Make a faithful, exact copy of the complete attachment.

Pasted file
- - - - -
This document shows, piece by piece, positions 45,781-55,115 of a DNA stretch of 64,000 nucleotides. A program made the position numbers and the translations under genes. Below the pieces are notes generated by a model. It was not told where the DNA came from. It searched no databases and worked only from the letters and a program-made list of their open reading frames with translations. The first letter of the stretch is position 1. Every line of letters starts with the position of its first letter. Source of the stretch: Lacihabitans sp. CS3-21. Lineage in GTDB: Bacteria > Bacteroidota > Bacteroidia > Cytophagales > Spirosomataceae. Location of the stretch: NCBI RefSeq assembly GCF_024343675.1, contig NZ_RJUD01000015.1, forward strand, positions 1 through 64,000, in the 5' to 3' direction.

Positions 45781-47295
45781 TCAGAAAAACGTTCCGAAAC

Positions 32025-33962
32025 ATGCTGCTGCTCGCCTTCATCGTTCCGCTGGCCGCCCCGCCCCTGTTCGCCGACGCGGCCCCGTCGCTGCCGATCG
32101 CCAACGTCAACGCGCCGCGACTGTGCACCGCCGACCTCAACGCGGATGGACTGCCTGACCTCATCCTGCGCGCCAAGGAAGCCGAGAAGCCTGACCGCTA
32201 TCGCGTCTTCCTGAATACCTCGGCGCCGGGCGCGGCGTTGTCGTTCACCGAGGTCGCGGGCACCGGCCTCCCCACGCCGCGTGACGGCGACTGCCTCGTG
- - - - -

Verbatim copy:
This document shows, piece by piece, positions 45,781-55,115 of a DNA stretch of 64,000 nucleotides. A program made the position numbers and the translations under genes. Below the pieces are notes generated by a model. It was not told where the DNA came from. It searched no databases and worked only from the letters and a program-made list of their open reading frames with translations. The first letter of the stretch is position 1. Every line of letters starts with the position of its first letter. Source of the stretch: Lacihabitans sp. CS3-21. Lineage in GTDB: Bacteria > Bacteroidota > Bacteroidia > Cytophagales > Spirosomataceae. Location of the stretch: NCBI RefSeq assembly GCF_024343675.1, contig NZ_RJUD01000015.1, forward strand, positions 1 through 64,000, in the 5' to 3' direction.

Positions 45781-47295
45781 TCAGAAAAACGTTCCGAAAC

Positions 32025-33962
32025 ATGCTGCTGCTCGCCTTCATCGTTCCGCTGGCCGCCCCGCCCCTGTTCGCCGACGCGGCCCCGTCGCTGCCGATCG
32101 CCAACGTCAACGCGCCGCGACTGTGCACCGCCGACCTCAACGCGGATGGACTGCCTGACCTCATCCTGCGCGCCAAGGAAGCCGAGAAGCCTGACCGCTA
32201 TCGCGTCTTCCTGAATACCTCGGCGCCGGGCGCGGCGTTGTCGTTCACCGAGGTCGCGGGCACCGGCCTCCCCACGCCGCGTGACGGCGACTGCCTCGTG